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J Obstet Gynaecol India. 2012 Aug;62(4):386-90. doi: 10.1007/s13224-012-0309-7.

The multiple birth epidemic: revisited.

Author information

1
IVF Unit, Department of Obstetrics and Gynecology, The Chaim Sheba Medical Center, The Sackler School of Medicine, Tel Aviv University, Tel Aviv, Israel.

Abstract

The modern era of infertility treatment was heralded over half a century ago with the introduction of new hormonal drugs that could effectively induce ovarian ovulation. However, it was quickly recognized that the birth of these new "miracle drugs" was associated with a remarkable increase in the incidence of high-order multiple births. Despite the fantastic improvement in our ability to monitor ovarian response during ovulation induction, and our power to control the number of embryos introduced into the womb through IVF, multiple births remain a leading cause of long-term child morbidity among infertility patients. Efforts to prevent what was coined in the 1960s as the "multiple birth epidemic" remain an urgent concern. A new body of research clearly points at our capacity to reduce the risk of multiple births and their associated long term morbidity without diminishing current high success rates of infertility treatment.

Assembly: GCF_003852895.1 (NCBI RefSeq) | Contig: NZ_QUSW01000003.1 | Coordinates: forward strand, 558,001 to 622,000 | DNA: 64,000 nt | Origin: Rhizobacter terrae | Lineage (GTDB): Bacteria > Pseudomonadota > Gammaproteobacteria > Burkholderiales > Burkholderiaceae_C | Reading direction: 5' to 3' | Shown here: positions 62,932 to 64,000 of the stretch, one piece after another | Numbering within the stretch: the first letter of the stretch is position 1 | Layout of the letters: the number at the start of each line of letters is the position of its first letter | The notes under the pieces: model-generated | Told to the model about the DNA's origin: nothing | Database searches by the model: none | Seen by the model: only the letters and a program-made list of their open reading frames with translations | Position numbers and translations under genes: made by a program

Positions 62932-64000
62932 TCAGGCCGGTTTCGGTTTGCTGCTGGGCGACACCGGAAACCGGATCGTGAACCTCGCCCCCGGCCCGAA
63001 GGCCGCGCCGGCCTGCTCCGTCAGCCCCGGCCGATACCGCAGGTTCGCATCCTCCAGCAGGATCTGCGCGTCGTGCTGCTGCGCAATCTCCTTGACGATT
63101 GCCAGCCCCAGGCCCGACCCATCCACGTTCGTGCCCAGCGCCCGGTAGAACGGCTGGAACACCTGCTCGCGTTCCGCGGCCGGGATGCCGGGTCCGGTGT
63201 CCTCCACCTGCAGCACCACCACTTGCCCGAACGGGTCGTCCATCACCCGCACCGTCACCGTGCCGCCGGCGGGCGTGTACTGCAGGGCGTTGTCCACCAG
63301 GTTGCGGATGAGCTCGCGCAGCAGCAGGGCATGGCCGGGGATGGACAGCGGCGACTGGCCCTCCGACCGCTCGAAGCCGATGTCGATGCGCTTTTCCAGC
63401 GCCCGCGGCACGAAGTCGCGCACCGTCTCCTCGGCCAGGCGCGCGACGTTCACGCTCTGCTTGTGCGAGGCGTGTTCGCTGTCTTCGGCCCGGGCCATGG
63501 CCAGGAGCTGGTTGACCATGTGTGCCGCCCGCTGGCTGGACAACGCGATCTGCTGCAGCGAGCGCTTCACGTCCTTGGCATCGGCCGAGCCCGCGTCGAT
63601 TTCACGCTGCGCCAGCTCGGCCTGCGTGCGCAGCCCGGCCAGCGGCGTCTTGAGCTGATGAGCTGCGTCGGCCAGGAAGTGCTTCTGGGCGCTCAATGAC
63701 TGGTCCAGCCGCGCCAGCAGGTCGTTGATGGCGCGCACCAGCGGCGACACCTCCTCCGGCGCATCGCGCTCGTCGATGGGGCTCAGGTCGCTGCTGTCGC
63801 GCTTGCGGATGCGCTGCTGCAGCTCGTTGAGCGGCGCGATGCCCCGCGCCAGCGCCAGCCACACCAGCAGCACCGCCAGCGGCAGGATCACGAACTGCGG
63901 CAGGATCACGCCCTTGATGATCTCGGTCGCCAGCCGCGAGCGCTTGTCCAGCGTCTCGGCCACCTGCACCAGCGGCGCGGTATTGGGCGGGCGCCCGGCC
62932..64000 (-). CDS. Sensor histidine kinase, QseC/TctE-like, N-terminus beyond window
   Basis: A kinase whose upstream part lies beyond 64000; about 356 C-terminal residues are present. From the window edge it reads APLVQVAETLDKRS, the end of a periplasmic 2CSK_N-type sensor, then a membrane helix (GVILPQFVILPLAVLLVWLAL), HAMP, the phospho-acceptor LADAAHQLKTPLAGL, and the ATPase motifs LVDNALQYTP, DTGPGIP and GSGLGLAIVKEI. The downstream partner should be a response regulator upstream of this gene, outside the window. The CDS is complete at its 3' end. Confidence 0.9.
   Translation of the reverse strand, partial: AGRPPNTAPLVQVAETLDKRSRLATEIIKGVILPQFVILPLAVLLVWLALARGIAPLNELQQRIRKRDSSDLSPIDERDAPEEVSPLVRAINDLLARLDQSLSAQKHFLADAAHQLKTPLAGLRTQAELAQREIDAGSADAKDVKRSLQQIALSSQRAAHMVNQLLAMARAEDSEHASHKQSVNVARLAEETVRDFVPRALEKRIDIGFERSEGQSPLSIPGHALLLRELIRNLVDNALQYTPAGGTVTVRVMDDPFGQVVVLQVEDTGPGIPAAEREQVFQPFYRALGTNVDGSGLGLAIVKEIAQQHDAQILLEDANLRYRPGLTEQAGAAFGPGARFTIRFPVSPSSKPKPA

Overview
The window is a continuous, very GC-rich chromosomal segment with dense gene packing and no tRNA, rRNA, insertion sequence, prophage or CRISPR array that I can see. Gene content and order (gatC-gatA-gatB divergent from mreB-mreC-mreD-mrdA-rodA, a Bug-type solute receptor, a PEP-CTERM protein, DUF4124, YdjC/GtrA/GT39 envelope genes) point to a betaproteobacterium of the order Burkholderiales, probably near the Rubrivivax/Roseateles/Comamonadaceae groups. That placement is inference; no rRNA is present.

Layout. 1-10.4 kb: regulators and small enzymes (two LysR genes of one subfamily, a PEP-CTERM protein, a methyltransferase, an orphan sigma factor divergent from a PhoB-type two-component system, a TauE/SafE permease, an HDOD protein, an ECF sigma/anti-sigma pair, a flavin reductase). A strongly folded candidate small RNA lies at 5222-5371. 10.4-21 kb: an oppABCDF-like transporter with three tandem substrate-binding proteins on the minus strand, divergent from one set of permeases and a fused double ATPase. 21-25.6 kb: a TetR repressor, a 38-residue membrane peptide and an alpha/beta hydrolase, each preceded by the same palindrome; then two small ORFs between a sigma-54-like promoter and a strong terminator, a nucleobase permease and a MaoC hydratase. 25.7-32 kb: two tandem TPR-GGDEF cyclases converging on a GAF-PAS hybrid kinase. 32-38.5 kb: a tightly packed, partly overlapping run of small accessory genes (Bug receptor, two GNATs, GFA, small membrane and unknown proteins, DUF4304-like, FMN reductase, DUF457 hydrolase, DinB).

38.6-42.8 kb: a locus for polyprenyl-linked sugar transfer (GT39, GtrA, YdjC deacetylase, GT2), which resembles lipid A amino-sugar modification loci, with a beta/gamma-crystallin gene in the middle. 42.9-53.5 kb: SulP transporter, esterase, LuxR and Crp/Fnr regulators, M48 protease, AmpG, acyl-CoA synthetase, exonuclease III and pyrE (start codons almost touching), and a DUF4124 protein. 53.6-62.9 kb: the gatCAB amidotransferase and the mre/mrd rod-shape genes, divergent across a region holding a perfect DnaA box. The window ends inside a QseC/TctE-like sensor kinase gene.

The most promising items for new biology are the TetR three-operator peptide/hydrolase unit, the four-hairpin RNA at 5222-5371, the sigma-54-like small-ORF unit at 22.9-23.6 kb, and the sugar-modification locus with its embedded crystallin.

KEYWORDS:

Assisted reproductive technology; Elective single embryo transfer; Gonadotropins; Ovulation induction; Perinatal outcome

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